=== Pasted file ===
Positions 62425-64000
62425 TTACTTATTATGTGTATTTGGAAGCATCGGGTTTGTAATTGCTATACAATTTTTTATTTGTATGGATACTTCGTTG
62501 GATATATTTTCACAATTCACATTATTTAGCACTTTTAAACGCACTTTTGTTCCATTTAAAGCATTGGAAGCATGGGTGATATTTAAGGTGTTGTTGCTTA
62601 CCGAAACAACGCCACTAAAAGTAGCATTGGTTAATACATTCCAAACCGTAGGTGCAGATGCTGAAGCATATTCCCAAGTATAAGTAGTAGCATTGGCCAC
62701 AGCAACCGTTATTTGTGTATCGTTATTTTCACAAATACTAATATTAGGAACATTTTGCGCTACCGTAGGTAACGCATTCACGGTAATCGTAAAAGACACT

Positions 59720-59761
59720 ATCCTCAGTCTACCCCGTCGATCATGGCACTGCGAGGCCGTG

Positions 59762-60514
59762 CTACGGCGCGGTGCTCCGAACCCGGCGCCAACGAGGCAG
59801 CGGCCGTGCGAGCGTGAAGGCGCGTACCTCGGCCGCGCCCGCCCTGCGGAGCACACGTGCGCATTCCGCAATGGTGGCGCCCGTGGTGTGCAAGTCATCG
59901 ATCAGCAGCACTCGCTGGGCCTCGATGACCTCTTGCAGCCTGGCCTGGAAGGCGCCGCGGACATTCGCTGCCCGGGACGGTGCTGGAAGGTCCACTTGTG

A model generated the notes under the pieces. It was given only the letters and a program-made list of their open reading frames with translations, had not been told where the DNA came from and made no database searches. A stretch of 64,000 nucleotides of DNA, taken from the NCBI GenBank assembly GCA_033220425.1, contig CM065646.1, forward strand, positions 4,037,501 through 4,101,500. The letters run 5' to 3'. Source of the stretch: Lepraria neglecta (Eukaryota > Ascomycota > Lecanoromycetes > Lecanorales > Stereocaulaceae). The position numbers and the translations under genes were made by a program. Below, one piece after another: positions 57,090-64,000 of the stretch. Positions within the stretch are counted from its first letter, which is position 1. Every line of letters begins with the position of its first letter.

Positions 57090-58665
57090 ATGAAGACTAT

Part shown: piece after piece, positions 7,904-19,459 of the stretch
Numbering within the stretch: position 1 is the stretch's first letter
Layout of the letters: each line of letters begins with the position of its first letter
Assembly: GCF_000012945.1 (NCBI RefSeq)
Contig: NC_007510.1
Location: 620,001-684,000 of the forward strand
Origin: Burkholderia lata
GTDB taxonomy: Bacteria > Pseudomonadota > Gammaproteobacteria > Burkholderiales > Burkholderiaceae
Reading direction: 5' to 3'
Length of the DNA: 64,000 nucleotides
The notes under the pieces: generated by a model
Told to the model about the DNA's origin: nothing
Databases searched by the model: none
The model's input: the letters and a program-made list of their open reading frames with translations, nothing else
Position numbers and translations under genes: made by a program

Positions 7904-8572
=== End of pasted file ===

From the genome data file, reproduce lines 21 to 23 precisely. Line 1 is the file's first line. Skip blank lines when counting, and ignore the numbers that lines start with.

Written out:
Origin: Burkholderia lata
GTDB taxonomy: Bacteria > Pseudomonadota > Gammaproteobacteria > Burkholderiales > Burkholderiaceae
Reading direction: 5' to 3'